I enjoy it when patrons let me in on what they’re reading. Sometimes the book comes with a glowing recommendation, and other times it’s obvious the reader is not too keen on what they’ve read. As often as staff are asked for suggestions, many times the best suggestions come from the patrons.
This “cook book” is one of those suggested by a patron, and it is a wealth of material in regards to cooking and science. What Einstein Told His Cook: Kitchen Science Explained by Robert L. Wolke is packed tighter than a can of sardines with information about what’s really going on with the ingredients that fill our cupboards.
Wolke, according to the bookcover, was a professor of chemistry and wrote the column Food 101 for the Washington Post.
What I particularly liked about this book is that you can pick it up and open it to any page and read. There are chapters, but those chapters are comprised of questions and answers covering the chapter topic. Wolke’s wit and ease with which he explains chemistry is entertaining and makes the book seem like easy reading, even though the knowledge is more than basic.
So what kind of questions are included, you ask? Everything. Here’s a sampling:
- Please tell me about sea salt. Why are so many chefs and recipes using it these days? How is it better than regular salt?
- The label on my baking powder can says it contains sodium aluminum sulfate. But isn’t aluminum dangerous to eat?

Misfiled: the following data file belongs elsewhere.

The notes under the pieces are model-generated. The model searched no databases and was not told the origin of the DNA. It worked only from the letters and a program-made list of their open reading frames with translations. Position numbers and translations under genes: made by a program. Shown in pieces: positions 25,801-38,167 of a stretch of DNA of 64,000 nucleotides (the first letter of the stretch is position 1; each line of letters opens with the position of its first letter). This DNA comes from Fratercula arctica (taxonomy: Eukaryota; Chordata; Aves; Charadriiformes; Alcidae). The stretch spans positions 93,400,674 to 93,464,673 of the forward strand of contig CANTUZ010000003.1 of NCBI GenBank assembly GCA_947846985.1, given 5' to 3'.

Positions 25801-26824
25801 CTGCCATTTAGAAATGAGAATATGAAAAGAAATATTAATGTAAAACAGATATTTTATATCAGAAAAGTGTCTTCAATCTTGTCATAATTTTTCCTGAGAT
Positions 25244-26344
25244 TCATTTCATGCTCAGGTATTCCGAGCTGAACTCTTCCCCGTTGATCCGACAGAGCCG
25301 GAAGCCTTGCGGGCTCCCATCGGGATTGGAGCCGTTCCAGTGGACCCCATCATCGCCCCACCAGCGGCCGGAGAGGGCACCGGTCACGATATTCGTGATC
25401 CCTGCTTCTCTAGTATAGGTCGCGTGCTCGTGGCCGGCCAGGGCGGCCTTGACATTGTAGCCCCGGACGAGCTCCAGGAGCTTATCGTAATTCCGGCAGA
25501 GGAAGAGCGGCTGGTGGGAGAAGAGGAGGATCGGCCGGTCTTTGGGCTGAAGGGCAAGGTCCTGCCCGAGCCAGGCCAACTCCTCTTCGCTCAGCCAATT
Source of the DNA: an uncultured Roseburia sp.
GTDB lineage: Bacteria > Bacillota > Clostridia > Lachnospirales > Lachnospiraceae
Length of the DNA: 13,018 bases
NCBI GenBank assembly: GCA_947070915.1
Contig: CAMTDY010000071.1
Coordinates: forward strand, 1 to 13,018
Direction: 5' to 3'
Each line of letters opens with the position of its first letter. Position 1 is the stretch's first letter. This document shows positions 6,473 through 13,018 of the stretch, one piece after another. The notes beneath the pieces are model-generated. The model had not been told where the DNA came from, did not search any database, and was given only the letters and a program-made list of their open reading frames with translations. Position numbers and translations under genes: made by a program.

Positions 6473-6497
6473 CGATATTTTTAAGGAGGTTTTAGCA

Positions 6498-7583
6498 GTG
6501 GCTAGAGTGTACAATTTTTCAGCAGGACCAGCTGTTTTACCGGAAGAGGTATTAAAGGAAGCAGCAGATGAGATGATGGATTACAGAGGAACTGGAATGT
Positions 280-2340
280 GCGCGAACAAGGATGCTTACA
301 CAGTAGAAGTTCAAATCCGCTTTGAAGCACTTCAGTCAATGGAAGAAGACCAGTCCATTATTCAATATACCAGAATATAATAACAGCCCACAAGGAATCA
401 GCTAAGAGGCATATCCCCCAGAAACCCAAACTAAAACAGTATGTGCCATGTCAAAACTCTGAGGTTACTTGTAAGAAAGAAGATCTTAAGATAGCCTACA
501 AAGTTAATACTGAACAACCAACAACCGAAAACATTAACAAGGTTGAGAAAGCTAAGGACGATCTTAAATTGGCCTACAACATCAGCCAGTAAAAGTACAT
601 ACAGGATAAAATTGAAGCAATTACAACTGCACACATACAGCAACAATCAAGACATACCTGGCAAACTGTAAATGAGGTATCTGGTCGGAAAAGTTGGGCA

- Some of the wines I buy have “corks” made of plastic. Is there a world cork shortage, or are there technical reasons for this?
And that’s just a small sampling. Wolke also delves into different kitchen appliances and equipment and what exactly the crisper in your refrigerator does.
The book contains a few recipes scattered throughout. I did not make any of them. In a small way I feel that I have failed, but, in my defense, there weren’t any pictures, and those pictures are inspiring, and without that little inspiration, I didn’t have enough motivation. Also, though it seems a chemistry professor should be able to make some fine tasting stuff, I kept thinking about high school chemistry with Mr. Miller and how my lab partners and I broke one of the last glass syringes that he entrusted to our group because we were so trustworthy. I know there really isn’t any correlation between Mr. Miller’s chemistry class and my failing to make one of Wolke’s recipes, but somehow it makes sense to me.
Seriously, though, Wolke’s book is definitely worth a read. And if you try one of his recipes, let me know!